On Wednesday, September 25th and Thursday, September 26th we ran our fourteenth Open Source Comes to Campus event, at the University of Illinois at Chicago (UIC). Thanks to Women in Computer Science at UIC for hosting! Check out the gallery of the best photos from the event (and the other ones).
- This was our first two-day event, and the different structure really changed the event. It emphasized for us the importance of getting our teaching materials online and in great shape. It was very helpful to be able to point attendees to, for instance, the Git training mission as a way to catch up on what they missed the day before. It would have been even better if we could point those who only came the first day to resources for what they were missing the next day. Since this event, we’ve put many of our materials online.
- Because many attendees could only make one night, there was a great deal of duplicated material. Projects time was much shorter than usual, and almost all of the attendees chose to work on a single project: my effort to digitize the 1870s radical feminist magazine, Woodhull and Claflin’s Weekly (read more on Wikipedia). A number of attendees did transcription while others helped with documentation and helped me brainstorm better ways to organize the project.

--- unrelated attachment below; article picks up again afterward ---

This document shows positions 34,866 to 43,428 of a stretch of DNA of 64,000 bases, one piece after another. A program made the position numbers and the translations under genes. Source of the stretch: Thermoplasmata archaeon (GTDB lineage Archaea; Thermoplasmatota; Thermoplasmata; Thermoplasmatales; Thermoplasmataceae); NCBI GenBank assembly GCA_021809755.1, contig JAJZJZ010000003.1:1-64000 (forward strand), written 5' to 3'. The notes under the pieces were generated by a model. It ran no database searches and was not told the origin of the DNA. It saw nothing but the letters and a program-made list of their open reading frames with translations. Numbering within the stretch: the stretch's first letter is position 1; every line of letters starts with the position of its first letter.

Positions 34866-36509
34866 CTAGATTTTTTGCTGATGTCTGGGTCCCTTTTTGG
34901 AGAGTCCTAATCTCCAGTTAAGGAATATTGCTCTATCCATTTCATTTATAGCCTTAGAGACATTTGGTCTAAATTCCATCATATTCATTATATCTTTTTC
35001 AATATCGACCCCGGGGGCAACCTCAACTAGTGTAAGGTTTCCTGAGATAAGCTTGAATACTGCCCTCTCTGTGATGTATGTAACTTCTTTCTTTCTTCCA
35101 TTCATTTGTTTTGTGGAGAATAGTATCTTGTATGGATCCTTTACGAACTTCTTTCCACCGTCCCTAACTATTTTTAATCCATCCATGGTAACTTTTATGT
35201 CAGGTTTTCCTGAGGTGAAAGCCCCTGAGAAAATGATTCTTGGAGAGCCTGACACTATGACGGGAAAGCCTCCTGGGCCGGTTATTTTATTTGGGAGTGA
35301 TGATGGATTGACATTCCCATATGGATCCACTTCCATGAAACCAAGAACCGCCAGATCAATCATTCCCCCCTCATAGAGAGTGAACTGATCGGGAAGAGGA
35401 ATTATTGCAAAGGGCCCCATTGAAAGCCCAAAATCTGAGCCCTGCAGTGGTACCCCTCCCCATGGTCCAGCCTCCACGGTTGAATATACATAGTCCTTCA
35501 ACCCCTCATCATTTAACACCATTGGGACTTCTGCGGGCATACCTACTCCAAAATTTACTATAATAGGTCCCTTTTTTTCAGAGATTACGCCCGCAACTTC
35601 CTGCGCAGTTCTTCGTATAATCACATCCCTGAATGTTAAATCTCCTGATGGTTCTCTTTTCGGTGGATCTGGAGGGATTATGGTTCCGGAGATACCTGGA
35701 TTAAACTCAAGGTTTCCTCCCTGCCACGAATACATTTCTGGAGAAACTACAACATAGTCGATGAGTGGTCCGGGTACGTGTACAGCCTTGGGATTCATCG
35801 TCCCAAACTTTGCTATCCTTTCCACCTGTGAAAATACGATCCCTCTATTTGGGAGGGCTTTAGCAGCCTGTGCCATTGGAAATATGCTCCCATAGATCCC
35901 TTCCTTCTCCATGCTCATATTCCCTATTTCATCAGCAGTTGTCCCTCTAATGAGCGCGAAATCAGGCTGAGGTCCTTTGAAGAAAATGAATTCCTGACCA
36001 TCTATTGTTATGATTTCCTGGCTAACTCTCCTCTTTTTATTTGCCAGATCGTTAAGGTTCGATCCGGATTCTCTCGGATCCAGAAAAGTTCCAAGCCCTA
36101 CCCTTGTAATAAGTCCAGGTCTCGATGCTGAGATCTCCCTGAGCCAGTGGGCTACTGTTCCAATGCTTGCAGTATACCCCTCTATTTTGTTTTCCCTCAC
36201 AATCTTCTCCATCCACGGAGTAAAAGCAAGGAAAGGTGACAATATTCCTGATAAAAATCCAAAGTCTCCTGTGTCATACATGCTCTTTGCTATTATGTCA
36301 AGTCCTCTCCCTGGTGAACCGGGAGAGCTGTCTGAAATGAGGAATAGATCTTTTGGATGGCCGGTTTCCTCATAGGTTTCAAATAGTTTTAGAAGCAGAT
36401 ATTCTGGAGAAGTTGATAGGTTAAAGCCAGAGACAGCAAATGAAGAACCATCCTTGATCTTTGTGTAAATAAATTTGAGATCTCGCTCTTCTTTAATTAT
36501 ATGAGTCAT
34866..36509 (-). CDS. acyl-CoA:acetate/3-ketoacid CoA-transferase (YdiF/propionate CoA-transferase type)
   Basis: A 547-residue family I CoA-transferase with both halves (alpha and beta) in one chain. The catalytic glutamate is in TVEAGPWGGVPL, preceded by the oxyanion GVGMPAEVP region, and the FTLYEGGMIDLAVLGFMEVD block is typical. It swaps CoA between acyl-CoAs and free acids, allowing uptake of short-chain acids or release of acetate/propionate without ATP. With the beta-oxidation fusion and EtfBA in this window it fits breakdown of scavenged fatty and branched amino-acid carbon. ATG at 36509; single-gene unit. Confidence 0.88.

- Our career panel was part-local, part-remote, with Chicago-area mentor Beth Lynn Eicher in person and Sumana Harihareswara and Marina Zhurakhinskaya joining by video conference. This is the second time we’ve had remote participants in a career panel, and the second time it’s gone off pretty flawlessly. Previously we’ve invited remote participants only as a backup when our mentors haven’t been interested in doing the career panel, but there’s something to be said for the diversity of experiences you get when you can draw from anywhere. We tried to record the career panel, and got as far as setting up a Google Hangouts On Air, but forgot to hit the record button!
- Thanks to WiCS/UIC’s generosity in opening up the event to all women students, we had sign ups from thirteen different area schools, including Chicago State, University of Chicago, Loyola, Robert Morris, DePaul, DeVry, Dominican University, Northeastern Illinois University, and of course, UIC.
- This was our first explicitly women only event. (Although one previous event, held at Wellesley College, had all women attendees due to the student body.) This created an interesting and enjoyable dynamic. Several times during the two evenings spontaneous discussions emerged about the obstacles involved in being a woman in technology.
As always, our Open Source Comes to Campus events are possible thanks to our sponsors. Special thanks to Puppet Labs for their Bronze sponsorship, and to GitHub for funding food.